“The style has already changed significantly … So I don’t see the form being transformed that much,” she said. ”These dances will always happen on the local level, it will always happen on the street and it will always have different (meaning) for people who are marginalized.”

Breaking started as one of the pillars of hip-hop culture in New York City in the 70s. Since then it has transformed into a competitive, collaborative activity around the world.

It was a medal event last October at the Buenos Aires Youth Summer Games. And Olympic organizers have said they are considering having competitions with 16 athletes in men’s and women’s medal events if breaking gets approved for the 2024 Paris Games.

Having the dance become an Olympic sport would take it to new audiences, Fogarty said, while also giving wider exposure to breakers around the world.

“This is probably the best thing that could happen for the breaking scene internationally.”

Lidia Abraha, The Canadian Press

Like us on Facebook and follow us on Twitter.

Just Posted

RCMP searching for missing Lax Kw’alaams resident

Public urged to help in search for 42-year-old Lawrence Maitland

Coast Tsimshian sign historic stewardship agreement

Lax Kw’alaams and Metlakatla plan to work as one to preserve traditional lands

Pacific Northern Gas moves to reinstate full capacity and expand pipeline

Increased supply and demand could mean lower rates for North Coast customers, PNG says

Prince Rupert golfers shoot for a cause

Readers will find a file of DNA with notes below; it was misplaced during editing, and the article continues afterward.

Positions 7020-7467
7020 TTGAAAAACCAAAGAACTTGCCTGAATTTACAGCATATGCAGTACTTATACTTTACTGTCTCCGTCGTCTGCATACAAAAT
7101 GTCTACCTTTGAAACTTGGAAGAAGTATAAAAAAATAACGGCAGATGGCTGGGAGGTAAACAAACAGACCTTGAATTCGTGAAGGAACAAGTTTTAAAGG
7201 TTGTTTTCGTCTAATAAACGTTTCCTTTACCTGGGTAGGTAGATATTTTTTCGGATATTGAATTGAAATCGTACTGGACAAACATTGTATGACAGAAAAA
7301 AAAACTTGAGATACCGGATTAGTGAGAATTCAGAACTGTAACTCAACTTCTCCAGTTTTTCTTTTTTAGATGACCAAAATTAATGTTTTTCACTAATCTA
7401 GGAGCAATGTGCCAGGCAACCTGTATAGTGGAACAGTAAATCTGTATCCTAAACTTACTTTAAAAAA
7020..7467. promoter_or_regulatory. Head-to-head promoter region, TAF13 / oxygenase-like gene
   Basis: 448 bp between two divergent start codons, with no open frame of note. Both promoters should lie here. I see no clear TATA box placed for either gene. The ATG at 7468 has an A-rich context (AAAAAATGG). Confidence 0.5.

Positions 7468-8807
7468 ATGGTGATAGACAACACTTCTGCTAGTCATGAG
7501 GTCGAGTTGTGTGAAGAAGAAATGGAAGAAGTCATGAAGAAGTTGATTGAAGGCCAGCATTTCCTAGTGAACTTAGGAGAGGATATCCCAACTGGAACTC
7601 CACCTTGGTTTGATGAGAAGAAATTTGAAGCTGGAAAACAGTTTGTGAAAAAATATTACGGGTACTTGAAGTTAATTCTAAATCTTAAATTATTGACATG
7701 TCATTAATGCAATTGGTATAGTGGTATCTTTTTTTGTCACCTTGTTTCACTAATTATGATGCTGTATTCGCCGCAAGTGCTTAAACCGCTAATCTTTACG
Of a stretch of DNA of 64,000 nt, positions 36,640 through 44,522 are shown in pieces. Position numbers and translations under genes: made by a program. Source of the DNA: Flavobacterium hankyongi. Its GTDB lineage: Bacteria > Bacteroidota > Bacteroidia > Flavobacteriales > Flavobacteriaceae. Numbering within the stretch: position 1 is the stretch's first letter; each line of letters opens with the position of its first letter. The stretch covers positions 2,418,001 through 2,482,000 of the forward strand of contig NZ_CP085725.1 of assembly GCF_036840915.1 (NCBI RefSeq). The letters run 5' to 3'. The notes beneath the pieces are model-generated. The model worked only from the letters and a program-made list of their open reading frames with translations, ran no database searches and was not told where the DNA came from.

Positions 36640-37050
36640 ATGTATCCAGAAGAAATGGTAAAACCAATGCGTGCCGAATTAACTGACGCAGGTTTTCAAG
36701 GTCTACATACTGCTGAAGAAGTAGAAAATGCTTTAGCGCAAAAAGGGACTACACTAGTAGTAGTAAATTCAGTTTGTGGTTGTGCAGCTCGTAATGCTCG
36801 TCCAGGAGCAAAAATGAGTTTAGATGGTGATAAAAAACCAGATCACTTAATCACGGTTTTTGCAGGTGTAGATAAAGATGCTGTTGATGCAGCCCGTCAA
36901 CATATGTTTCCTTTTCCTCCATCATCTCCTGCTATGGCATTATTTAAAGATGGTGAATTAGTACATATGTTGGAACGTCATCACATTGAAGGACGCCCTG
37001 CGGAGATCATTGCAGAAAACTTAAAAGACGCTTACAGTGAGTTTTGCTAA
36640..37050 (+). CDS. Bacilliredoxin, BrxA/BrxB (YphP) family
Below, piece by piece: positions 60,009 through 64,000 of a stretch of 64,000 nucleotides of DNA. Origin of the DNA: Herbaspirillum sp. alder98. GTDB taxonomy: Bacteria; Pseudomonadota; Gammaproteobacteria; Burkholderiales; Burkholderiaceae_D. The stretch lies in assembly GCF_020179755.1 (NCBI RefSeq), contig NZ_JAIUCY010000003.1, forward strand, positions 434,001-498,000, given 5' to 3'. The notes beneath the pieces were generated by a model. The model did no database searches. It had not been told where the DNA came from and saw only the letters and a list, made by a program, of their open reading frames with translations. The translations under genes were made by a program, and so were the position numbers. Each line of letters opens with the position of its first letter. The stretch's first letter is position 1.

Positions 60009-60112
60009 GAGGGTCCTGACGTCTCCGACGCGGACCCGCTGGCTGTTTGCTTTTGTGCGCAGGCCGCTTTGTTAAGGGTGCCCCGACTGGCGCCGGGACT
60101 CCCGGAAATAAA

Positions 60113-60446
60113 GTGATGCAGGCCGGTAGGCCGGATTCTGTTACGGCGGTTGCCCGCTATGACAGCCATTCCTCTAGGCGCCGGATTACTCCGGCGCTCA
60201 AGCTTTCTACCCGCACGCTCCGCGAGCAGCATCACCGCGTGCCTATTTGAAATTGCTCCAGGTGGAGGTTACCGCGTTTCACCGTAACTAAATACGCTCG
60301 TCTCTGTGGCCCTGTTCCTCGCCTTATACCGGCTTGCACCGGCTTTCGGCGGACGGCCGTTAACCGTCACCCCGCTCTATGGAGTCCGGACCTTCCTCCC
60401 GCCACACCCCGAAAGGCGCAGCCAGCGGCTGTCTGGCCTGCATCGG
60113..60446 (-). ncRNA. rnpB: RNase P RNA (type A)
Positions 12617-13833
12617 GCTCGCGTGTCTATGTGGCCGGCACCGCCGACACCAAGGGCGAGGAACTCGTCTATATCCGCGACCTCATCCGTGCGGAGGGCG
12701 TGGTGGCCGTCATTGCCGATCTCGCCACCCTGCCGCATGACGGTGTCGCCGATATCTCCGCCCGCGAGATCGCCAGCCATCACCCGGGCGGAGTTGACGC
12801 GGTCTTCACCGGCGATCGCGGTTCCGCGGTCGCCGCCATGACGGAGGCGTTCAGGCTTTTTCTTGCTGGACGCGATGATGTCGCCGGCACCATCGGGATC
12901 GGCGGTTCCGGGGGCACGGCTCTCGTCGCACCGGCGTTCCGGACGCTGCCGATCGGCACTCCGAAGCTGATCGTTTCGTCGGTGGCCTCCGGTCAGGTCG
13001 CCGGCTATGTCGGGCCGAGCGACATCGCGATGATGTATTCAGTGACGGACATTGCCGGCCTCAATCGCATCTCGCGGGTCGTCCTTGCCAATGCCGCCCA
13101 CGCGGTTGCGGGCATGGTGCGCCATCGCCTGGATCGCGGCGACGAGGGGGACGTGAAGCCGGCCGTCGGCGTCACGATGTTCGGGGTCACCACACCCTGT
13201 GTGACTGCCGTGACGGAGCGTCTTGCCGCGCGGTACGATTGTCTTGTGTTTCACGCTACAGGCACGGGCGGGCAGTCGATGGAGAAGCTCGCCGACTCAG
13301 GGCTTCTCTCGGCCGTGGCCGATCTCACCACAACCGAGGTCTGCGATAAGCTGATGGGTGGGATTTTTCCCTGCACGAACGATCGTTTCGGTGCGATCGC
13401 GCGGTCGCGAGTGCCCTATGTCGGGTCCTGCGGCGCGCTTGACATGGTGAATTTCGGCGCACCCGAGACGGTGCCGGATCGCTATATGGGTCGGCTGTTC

Record turnout at Firemen’s Scramble as over 100 people sign up to support Burn Fund charity

Rare grizzly bear sightings near Dodge Cove

Several bears have made their way to Digby Island in the past few weeks

Downtown Prince Rupert gets a much needed tidying up

Positive Prince Rupert turns their attention to the streets for their July clean

VIDEO: Man found dead near B.C. teens’ truck could be linked to a double homicide

RCMP said they are looking for Kam McLeod, 19, and Bryer Schmegelsky, 18, of Port Alberni

Latest plan is to fly trapped fish by helicopter over Big Bar slide

Multi-pronged plan set in motion to freesalmon blocked by landslide in the Fraser River

Family of missing B.C. senior with dementia frustrated with situation, heartened by community support

Nine days since Grace was last seen the question remains: ‘How can an 86-year-old just disappear?’

Unsealed record suggests U.S. man convicted of murdering Vancouver Island couple left DNA on zip tie in 1987

William Talbott is set to be sentenced Wednesday in the murders of Jay Cook and Tanya Van Cuylenborg

Okanagan Air Cadet challenges gender-exclusive haircut policy

Haircut regulation inspires challenge around gender identity

VIDEO: Bystander training gains traction as tool to prevent sexual harassment, violence

Julia Gartley was sexually assaulted after an event, and no one stepped in to help

Two brands of ice cream sandwiches recalled due to presence of metal

The Canadian Food Inspection Agency issued a recall on Iceberg and Originale Augustin brands

Most Read